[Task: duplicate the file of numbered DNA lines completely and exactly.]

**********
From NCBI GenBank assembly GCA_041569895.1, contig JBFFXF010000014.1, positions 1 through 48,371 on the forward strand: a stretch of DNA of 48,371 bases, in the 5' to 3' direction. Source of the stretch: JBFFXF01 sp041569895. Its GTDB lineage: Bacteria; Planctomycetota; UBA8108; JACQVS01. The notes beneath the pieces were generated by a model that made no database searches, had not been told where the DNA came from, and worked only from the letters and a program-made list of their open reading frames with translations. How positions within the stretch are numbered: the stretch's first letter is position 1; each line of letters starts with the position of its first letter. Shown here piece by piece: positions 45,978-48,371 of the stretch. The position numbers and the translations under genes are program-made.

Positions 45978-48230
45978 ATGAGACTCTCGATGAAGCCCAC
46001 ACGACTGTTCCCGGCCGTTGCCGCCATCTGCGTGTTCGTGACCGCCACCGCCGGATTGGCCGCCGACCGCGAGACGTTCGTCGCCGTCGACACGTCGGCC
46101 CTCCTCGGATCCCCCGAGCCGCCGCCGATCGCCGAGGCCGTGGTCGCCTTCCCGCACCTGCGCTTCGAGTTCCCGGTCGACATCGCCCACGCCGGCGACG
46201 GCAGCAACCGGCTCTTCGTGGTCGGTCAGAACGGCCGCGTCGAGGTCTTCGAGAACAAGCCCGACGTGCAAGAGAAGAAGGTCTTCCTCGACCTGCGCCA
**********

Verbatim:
From NCBI GenBank assembly GCA_041569895.1, contig JBFFXF010000014.1, positions 1 through 48,371 on the forward strand: a stretch of DNA of 48,371 bases, in the 5' to 3' direction. Source of the stretch: JBFFXF01 sp041569895. Its GTDB lineage: Bacteria; Planctomycetota; UBA8108; JACQVS01. The notes beneath the pieces were generated by a model that made no database searches, had not been told where the DNA came from, and worked only from the letters and a program-made list of their open reading frames with translations. How positions within the stretch are numbered: the stretch's first letter is position 1; each line of letters starts with the position of its first letter. Shown here piece by piece: positions 45,978-48,371 of the stretch. The position numbers and the translations under genes are program-made.

Positions 45978-48230
45978 ATGAGACTCTCGATGAAGCCCAC
46001 ACGACTGTTCCCGGCCGTTGCCGCCATCTGCGTGTTCGTGACCGCCACCGCCGGATTGGCCGCCGACCGCGAGACGTTCGTCGCCGTCGACACGTCGGCC
46101 CTCCTCGGATCCCCCGAGCCGCCGCCGATCGCCGAGGCCGTGGTCGCCTTCCCGCACCTGCGCTTCGAGTTCCCGGTCGACATCGCCCACGCCGGCGACG
46201 GCAGCAACCGGCTCTTCGTGGTCGGTCAGAACGGCCGCGTCGAGGTCTTCGAGAACAAGCCCGACGTGCAAGAGAAGAAGGTCTTCCTCGACCTGCGCCA